As we might remember, I am taking an anti-anxiety medication because I am a very anxious person. That part’s going great! Unfortunately, it has a side effect of inhibition. Which sounds more scandalous than it actually is, maybe.

I started noticing a problem with strangers. I used to mutter to myself whenever a stranger bothered me, but with my medication I actually verbalize and act out at strangers who bother me. I’ve even become physical with one in a way that I continue to feel shame about. And I’ve lost a work friend over another encounter that he observed as a third party to my subway train yelling match. My psychiatrist tried to convince me that my reaction matched the circumstance, but it never sat right with me. And then I screamed my head off at one of the landlords who came to my door to tell me not to do xyz (I wasn’t doing x or y, but was doing z, but I was just pissed about the whole thing). Dawg witnessed this one and asked me why I reacted the way I did, and I didn’t have a good answer for it.

The next day I asked my work buddy for the number to her therapist. (Short story: In NYC you have a psychiatrist for the drugs and a therapist for the talking part, so now I have both.) I have seen him for a few weeks now. At this week’s session I had a major breakthrough where I finally understood that I’ve put many, many coping mechanisms in place to deal with living in a rude, inconsiderate city as opposed to the respectful-of-personal-space place I grew up in. And when people break through those coping mechanisms I FREAK OUT and don’t know how to handle the situation so I react in anger, based on fear of not being in control.

So, this week’s homework is to be uncomfortable. Take out the earphones on the train. Let people touch my ribs with their elbows. (UGH! I know.) Let people hit me with their backpacks. (UGH! I KNOW AGAIN!) Listen to people calling women bitches and their friends the n word OVER AND OVER AND OVER again. Sit back and watch the IT’S SHOWTIME dancers flip inches from my face. If anyone has a beef with me, it’s safety first so I’m supposed to apologize. If someone does something to me I can look mildly annoyed but should not escalate.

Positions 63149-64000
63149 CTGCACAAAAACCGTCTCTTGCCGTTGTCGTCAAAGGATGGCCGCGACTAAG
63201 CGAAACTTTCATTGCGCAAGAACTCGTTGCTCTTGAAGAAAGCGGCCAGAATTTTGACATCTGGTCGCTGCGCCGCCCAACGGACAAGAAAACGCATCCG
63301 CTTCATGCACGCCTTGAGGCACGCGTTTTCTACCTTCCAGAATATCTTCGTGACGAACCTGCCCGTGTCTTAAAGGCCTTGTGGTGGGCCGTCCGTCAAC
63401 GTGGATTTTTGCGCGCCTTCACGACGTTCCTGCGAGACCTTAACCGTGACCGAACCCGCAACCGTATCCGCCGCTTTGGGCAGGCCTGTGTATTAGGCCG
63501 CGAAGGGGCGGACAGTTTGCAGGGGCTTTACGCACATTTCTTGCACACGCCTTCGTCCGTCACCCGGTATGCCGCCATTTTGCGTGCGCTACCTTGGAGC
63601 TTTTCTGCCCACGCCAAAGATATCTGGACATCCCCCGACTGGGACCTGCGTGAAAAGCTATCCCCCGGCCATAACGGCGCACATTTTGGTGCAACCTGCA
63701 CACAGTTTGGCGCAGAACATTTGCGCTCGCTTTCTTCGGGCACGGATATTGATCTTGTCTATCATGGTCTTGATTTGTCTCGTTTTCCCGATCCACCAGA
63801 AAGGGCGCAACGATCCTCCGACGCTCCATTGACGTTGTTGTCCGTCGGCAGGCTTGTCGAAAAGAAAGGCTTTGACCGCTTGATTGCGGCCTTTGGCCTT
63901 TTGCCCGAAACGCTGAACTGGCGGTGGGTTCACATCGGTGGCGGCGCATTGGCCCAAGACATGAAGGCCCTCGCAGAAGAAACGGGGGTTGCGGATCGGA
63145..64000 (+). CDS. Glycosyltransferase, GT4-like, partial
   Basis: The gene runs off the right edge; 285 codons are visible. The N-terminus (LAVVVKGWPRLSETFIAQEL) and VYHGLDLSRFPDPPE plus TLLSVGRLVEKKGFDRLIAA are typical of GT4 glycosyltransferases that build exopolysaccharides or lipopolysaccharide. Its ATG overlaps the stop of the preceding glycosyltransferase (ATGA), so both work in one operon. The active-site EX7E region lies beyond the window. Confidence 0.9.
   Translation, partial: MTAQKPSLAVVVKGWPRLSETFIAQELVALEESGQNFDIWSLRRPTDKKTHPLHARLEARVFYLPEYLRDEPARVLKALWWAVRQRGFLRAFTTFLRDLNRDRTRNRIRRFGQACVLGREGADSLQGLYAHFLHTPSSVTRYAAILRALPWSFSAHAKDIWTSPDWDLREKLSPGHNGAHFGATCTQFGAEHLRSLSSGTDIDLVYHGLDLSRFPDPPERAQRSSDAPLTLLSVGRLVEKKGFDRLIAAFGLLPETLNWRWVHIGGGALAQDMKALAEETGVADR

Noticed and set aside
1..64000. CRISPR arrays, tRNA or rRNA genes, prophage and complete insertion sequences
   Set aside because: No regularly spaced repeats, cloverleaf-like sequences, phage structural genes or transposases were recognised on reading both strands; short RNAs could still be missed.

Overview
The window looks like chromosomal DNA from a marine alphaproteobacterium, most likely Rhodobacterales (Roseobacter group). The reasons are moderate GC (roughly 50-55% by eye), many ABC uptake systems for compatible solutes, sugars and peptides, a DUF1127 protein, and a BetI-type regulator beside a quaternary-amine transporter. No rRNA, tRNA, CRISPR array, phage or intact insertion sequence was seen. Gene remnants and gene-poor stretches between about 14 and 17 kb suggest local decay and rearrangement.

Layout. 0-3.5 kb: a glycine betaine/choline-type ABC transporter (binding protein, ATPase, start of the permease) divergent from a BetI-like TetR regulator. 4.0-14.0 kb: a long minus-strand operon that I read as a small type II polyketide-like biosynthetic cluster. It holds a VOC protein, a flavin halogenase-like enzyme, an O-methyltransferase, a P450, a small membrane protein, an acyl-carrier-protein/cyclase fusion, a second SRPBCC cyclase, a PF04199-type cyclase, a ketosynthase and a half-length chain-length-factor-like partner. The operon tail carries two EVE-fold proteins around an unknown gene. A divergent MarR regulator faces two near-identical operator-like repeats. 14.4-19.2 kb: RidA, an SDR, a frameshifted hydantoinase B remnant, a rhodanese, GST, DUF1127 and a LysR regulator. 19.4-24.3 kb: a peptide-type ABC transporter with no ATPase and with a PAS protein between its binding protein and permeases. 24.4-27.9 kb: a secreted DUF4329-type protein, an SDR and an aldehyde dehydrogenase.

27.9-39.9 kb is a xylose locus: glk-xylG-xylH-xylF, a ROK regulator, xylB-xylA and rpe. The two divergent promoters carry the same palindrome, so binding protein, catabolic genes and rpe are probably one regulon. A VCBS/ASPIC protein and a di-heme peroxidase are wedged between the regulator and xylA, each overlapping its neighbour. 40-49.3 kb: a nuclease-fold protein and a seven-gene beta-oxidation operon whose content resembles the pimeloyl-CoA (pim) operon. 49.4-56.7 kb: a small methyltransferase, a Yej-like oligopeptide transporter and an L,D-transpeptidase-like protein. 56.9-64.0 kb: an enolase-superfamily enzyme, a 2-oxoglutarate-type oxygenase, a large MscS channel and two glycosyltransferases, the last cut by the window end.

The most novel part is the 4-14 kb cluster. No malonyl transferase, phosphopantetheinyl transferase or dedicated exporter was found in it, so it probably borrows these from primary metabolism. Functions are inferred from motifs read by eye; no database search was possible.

I wish I could have seen my own face when my therapist told me that this is what he wanted me to do. I kept saying no, that’s horrible, WHY would I CHOOSE to do these things.

It’s about desensitization. It’s a necessity, to make it easier for situations to roll off my shoulders. So I won’t react in anger when unwanted exchanges occur with strangers. So that I don’t have to feel ashamed or bad for my behavior when someone else “starts it”.

I’m learning how to interact with this city. I’m in therapy because I didn’t grow up here. It’s ironic, absurd, but necessary.

A lesson in progress. I’ll let you know how it goes.


  1. Britt Reints says:

    Huh. That is not something I would have ever expected, but it makes sense now that you say it.

    Again, I admire how pro-active you are with your own life. xo

  2. martymankins says:

    Taking control of one’s life and reactions is something that’s never an easy thing to do, off the cuff. It takes concentration and it’s something I admire when people want to make changes in their life.

  3. Creature SH says:

    I hope that the adjustment will go swiftly. I can certainly relate a little. I might not really have moved far in my lifetime, but interacting with people again after holing up is probably comparable. Especially the part about the slurs doesn’t sound easy at all.

  4. Poppy Cede says:

    Yesterday I sent an apology to my work friend and asked for the name of the person I yelled at on the train. He sent it to me today and I also sent her an apology. Even if neither of them forgive me, I forgive me.

  5. Megan says:

    Oh, my love. I had no idea you were struggling like this. I’m so proud of you for getting help when you realized you needed it. And I’m particularly proud of you for the apologies you sent; that takes guts. You are my hero.


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